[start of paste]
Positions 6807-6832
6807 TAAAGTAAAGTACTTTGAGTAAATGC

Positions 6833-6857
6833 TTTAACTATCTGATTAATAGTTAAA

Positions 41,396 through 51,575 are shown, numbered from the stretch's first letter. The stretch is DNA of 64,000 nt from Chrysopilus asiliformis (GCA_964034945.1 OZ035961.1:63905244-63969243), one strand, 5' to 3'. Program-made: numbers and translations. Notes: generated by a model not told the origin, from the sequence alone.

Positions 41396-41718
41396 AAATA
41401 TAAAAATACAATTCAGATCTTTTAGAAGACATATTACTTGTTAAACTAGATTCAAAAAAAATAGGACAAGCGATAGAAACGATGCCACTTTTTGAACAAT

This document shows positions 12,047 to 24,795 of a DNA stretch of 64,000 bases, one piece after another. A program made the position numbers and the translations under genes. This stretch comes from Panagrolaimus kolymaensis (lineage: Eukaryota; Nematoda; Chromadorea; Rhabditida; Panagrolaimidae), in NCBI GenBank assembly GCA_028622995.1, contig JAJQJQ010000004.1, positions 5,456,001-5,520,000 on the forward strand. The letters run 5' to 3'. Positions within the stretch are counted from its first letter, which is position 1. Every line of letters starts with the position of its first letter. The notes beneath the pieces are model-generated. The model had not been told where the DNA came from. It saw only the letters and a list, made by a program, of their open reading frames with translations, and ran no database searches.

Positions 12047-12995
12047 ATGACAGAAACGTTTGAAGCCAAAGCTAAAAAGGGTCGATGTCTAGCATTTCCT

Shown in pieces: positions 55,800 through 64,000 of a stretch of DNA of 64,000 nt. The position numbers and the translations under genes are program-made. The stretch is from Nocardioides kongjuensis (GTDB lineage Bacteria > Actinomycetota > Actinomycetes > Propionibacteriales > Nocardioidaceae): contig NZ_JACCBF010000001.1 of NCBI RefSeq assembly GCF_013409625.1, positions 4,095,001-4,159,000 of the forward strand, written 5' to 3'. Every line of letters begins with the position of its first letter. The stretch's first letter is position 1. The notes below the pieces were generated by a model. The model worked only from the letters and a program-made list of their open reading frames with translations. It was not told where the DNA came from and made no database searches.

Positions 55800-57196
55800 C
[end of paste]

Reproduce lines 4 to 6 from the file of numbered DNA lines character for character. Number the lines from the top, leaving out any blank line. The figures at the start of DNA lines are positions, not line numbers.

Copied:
6833 TTTAACTATCTGATTAATAGTTAAA

Positions 41,396 through 51,575 are shown, numbered from the stretch's first letter. The stretch is DNA of 64,000 nt from Chrysopilus asiliformis (GCA_964034945.1 OZ035961.1:63905244-63969243), one strand, 5' to 3'. Program-made: numbers and translations. Notes: generated by a model not told the origin, from the sequence alone.

Positions 41396-41718